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British Army teams up with European allies on exercise

The Royal Lancers led the way on multinational Exercise Somme Lancer, held in Germany, to hone core combat skills and drills.

More than 600 British soldiers in nearly 200 vehicles formed the Divisional Reconnaissance Battle Group to ‘fight’ against the simulated enemy on Sennelager Training Area.

UK troops worked alongside partner forces from across Europe, including those of Denmark and Germany itself.

Lieutenant Colonel Richmond, Commanding Officer (CO) of the Royal Lancers said: “I think the role of armoured reconnaissance is something that will persist well into the future. It’s a capability which takes the fight to places where the enemy is not expecting it.

“We have been really privileged to work with key allies. This makes NATO integration feel real. An exercise like this, where we’ve had a large amount of airpower, has been great.”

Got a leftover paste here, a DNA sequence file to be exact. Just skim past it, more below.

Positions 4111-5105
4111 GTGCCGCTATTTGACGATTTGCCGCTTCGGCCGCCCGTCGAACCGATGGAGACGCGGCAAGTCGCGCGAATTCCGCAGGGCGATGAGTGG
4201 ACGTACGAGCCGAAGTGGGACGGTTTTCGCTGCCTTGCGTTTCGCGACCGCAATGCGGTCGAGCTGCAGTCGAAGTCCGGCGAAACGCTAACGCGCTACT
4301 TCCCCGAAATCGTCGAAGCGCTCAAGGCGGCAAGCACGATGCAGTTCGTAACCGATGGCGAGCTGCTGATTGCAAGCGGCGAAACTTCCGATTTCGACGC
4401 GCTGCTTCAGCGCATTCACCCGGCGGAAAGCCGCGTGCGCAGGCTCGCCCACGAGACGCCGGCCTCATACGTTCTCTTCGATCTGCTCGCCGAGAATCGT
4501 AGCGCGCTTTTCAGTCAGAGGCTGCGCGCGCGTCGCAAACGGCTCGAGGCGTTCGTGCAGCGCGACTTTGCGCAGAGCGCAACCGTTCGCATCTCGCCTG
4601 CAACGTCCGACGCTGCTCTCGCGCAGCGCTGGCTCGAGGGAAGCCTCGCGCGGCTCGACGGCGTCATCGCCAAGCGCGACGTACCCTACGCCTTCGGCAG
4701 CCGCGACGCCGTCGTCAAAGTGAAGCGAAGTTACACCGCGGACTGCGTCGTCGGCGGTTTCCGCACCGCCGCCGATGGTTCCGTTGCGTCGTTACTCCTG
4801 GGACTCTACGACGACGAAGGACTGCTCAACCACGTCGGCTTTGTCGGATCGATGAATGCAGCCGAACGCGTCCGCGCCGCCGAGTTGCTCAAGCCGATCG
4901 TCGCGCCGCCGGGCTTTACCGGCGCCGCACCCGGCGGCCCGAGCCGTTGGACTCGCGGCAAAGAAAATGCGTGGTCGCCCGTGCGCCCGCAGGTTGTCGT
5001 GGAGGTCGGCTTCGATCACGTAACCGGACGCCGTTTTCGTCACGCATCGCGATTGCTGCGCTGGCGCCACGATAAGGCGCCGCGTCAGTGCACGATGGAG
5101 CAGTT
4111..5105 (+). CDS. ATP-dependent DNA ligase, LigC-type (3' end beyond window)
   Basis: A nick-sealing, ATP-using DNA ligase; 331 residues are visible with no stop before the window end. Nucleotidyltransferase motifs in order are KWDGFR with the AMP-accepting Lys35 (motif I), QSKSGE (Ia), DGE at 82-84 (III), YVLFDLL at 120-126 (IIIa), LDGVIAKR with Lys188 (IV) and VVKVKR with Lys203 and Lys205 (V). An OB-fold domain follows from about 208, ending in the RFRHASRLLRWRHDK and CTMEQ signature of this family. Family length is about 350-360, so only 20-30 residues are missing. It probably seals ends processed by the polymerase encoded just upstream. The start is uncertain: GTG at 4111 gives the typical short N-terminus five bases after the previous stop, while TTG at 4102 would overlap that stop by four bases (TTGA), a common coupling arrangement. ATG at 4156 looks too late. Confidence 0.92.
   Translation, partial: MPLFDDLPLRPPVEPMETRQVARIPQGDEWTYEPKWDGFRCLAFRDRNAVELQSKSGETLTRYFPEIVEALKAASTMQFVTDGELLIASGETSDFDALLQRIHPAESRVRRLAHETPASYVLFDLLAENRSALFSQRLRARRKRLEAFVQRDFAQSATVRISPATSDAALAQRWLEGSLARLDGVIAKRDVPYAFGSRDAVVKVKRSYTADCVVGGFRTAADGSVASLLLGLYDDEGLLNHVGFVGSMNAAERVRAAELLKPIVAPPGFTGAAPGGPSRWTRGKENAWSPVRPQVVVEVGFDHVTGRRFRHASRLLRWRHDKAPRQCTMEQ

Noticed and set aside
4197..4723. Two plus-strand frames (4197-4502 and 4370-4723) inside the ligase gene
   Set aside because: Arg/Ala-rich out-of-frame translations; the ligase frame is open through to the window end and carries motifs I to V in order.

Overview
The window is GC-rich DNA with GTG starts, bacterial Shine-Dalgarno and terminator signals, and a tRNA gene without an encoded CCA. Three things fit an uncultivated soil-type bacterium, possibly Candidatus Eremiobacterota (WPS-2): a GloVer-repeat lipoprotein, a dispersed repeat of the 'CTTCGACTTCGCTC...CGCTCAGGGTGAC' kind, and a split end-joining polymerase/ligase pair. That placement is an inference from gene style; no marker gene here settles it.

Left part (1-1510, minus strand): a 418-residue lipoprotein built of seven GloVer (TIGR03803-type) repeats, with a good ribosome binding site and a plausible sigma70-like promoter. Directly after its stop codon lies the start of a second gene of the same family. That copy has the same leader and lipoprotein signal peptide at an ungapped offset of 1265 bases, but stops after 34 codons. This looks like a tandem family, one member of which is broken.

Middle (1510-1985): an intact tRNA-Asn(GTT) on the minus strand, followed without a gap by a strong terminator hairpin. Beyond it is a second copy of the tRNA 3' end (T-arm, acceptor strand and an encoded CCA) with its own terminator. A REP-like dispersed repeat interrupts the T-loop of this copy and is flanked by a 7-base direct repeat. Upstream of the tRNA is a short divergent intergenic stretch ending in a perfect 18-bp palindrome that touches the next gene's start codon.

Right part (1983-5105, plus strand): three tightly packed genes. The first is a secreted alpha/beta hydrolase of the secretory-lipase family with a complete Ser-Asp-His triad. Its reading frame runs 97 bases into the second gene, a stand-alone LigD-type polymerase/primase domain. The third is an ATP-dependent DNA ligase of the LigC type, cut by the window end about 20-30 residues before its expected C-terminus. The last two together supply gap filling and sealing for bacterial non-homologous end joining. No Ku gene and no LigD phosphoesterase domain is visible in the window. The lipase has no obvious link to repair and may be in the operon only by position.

Host nation Tornado and Typhoon fighters were present in the skies, which were also occupied by remotely piloted aircraft systems (RPAS) being trialled by British personnel.

The Royal Lancers were supported in their role by attachments from across the British Army, such as the Royal Army Medical Corps, Royal Artillery, Royal Engineers, Royal Electrical and Mechanical Engineers, Royal Logistic Corps, and Royal Signals.

We wanted to group with the other arms who we would expect to be part of this organisation Lt Col Richmond

Lieutenant Colonel Richmond said: “We didn’t want to just come out here as Royal Lancers soldiers, we wanted to group with the other armies who we would expect to be part of this organisation. We then start to do something that is much more powerful.”

Training was conducted on a massive scale across realistic real estate, with forces visible to notably friendly locals living nearby.

Just deploying such a large force demonstrated a considerable logistical undertaking, but the Royal Lancers used a range of methods; across air, land, and sea, to get the job done.

For example, over 60 lighter vehicles departed the UK by ferry, with most of the armoured contingent, including Jackals, Mastiffs, Scimitars, and Panthers, going via other means.

Following the two-week exercise, the British element conducted nine days of activity on the firing ranges to test out both dismounted and mounted marksmanship.